Healthcare costs


Lack of access to diabetes care in the USA

I am a forty-seven year old white male living in Ypsilanti, Michigan, USA. For most of my life, I have lived in either southeast Michigan or northwest Ohio. I hold a Masters Degree and Bachelors Degree in Geology. For the last 17 years I have been employed in some form or another in the environmental resources divisions of major US car manufacturers. But neither my studies nor my employment record prepared me for the difficulties I have faced and the adversity I continue to endure in attempting to manage my diabetes.

New data, fresh perspectives: Diabetes Atlas, Third Edition

The third edition of the Diabetes Atlas was launched in December 2006, at the 19th World Diabetes Congress of the International Diabetes Federation (IDF) in Cape Town, South Africa. The aim of the Atlas, which has been described as the flagship publication of IDF, is to provide the most recent and accurate information on diabetes in 2007 and provide estimates of the likely impact of the condition up to 2025. Its purpose is to disseminate the most up-to-date and salient facts concerning the scope, impact and burden of diabetes globally and on a regional and country-by-country basis.

An EU Declaration on diabetes: hopes and expectations

As early as 1989, the St Vincent Declaration warned Europeans of the dangers of ignoring the burgeoning diabetes epidemic. The Declaration called on governments, diabetes organizations and professional societies from countries throughout Europe to unite in efforts to tackle the growing challenge to healthcare in the region. There were high hopes among the European diabetes community that significant action would be taken. But despite the broad stakeholder support for the Declaration’s objectives, significant progress failed to materialize.

Old age, poverty and the chronic disease epidemic in Latin America and the Caribbean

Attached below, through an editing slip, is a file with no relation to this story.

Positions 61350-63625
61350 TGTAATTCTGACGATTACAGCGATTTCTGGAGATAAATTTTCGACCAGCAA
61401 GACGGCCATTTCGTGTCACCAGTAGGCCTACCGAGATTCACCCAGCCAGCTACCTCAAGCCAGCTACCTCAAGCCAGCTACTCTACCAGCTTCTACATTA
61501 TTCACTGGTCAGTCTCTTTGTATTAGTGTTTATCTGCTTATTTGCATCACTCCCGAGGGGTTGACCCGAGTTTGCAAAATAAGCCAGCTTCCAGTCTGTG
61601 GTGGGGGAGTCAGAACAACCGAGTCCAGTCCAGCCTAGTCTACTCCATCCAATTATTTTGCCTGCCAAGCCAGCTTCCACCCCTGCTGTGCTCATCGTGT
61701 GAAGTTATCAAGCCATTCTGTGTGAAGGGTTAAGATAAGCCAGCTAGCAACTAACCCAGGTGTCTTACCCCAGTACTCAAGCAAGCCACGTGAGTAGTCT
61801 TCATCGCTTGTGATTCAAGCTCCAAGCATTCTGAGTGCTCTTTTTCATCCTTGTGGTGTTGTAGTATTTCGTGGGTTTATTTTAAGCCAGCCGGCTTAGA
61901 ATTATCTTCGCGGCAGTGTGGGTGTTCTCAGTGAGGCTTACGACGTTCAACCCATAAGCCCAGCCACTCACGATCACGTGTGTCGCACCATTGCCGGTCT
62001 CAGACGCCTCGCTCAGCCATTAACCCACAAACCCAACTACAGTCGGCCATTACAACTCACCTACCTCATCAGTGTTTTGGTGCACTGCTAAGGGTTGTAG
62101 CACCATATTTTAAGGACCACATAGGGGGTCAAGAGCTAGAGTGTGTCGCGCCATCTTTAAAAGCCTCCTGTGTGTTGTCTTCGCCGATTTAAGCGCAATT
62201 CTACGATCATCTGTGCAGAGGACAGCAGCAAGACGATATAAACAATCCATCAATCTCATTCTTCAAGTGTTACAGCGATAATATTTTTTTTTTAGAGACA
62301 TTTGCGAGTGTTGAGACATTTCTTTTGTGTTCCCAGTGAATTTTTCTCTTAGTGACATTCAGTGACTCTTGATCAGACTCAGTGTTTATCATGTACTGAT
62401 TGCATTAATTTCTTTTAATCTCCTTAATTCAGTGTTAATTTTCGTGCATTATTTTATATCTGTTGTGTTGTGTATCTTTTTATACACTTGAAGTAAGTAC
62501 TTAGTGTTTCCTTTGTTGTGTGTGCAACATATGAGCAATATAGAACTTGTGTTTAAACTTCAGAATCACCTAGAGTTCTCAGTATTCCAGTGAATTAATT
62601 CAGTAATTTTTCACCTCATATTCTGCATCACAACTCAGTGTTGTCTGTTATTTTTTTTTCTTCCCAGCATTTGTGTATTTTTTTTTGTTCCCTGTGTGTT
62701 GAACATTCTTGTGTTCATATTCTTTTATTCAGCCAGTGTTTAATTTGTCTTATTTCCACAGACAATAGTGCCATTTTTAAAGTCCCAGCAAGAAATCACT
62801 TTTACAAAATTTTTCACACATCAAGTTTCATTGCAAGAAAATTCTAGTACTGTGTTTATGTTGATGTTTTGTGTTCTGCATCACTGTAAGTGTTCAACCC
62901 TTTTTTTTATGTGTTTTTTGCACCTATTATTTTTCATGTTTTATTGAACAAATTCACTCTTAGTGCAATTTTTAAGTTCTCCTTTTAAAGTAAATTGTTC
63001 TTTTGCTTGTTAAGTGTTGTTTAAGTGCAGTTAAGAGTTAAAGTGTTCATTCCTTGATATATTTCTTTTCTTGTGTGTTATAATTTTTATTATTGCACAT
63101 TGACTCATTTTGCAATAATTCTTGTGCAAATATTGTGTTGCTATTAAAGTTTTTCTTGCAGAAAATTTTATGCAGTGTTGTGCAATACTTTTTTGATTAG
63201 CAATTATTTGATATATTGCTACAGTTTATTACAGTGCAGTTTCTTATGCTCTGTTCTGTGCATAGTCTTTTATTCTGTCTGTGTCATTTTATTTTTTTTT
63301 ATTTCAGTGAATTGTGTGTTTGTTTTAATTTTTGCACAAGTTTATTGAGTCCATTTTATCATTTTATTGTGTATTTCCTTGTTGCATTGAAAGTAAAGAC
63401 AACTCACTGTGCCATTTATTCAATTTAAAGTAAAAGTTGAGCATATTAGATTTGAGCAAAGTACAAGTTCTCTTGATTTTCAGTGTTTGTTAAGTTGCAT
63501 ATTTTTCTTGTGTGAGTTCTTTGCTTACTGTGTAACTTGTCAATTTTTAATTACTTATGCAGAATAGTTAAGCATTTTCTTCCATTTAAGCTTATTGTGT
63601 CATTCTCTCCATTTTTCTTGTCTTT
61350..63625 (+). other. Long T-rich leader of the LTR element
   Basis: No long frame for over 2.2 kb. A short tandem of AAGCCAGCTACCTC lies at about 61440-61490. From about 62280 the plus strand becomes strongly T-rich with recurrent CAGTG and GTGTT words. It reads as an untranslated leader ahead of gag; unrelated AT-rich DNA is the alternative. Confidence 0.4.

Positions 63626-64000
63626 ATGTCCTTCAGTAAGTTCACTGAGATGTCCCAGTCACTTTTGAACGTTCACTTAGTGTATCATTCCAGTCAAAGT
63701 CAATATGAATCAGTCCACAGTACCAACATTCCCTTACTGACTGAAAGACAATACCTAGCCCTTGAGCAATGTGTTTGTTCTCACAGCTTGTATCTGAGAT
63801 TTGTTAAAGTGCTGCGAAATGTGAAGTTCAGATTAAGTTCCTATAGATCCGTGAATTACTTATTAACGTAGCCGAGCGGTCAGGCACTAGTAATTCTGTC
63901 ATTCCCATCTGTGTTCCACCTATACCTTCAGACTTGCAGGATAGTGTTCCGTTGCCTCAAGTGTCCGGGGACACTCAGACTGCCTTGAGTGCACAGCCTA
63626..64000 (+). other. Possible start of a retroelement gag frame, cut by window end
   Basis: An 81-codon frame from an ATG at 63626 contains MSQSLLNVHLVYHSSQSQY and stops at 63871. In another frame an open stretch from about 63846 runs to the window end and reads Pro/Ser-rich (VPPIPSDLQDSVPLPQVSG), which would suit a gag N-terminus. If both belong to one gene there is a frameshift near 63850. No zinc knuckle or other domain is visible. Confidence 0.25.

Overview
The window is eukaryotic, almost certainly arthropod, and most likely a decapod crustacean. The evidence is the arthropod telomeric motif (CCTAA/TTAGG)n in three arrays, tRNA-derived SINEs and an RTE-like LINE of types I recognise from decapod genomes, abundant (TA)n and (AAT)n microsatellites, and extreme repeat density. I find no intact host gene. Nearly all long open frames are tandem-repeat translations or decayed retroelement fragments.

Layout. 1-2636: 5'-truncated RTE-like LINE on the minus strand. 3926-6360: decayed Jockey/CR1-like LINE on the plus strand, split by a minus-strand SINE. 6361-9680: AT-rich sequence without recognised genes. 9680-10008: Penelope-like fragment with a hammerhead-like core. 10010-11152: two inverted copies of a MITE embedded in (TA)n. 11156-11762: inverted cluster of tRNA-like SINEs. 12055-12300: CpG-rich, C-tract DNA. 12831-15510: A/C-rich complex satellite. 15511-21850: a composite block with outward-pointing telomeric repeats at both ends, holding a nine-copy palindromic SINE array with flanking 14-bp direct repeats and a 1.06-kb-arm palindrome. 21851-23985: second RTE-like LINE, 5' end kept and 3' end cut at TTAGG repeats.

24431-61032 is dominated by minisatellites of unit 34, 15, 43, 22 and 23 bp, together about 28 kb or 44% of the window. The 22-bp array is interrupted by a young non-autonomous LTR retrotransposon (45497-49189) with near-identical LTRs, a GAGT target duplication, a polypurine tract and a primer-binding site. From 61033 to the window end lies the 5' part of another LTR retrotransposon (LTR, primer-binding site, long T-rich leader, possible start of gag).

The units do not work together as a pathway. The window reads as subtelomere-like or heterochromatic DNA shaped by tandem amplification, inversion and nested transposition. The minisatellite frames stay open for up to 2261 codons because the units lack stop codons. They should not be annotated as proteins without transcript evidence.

The human population of our planet is aging. According to UN projections, by the middle of this century, the number of elderly people in the world will exceed the number of young people – for the first time in history. This trend started during the last half of the 20th century. Yet policy-makers are only now becoming aware of the gravity of the implications for developing countries of the rapid pace at which our populations are ageing.

Against the odds: overcoming diabetes in Patagonia

When I met Sonia Carrasco, 14 years ago, she was suffering from diabetes ketoacidosis – extremely high glucose levels, a sign of poorly controlled diabetes. Although she had been living with the condition for about 6 years, her diabetes knowledge was minimal, reflecting a general lack of health awareness. When I asked Sonia to describe her feelings the day she was given a diagnosis of type 1 diabetes, 20 years before, she recalls an experience made all the more terrifying by an acute fear of the unknown. She had understood that she had leukaemia.

Waking up to diabetes in Papua New Guinea - Jacklyin's story

My daughter Jacklyin was born in January 1990, three months premature. Her early birth gave her unusual status among her family and the rest of the community in our village, Gumine – in the Province of Chimbu, in the highlands of Papua New Guinea. She would always be given our special protection and ate the best of all children in the village.

Prevention of diabetes and its complications: key goals in Finland

The 10-year National Diabetes Programme in Finland (DEHKO) has been up and running for 6 years. The formal evaluations carried out to date indicate that the Programme continues to have a positive impact in a number of areas of diabetes care in Finland. Moreover, prevention of type 2 diabetes and cardiovascular complications remain the principle objectives of DEHKO. Timo Saaristo and Leena Etu-Seppälä report on FIN-D2D (2003-2007), the DEHKO project to implement primary prevention of type 2 diabetes in five regions – potentially affecting 1.5 million people.

Access to care - the key to development


IDF and the bigger picture

President's Editorial

The IDF 'Global Guideline for Type 2 Diabetes': background and methods

The International Diabetes Federation (IDF) is not in the business of delivering clinical care to people with diabetes; but it is committed to the view that everyone with diabetes should benefit from the best possible care that could be available to them. One foundation of such care is to ensure that it is based on the best possible scientific knowledge. In this Supplement to Diabetes Voice we summarize in non-technical language the evidence base and recommendations of the IDF Global Guideline.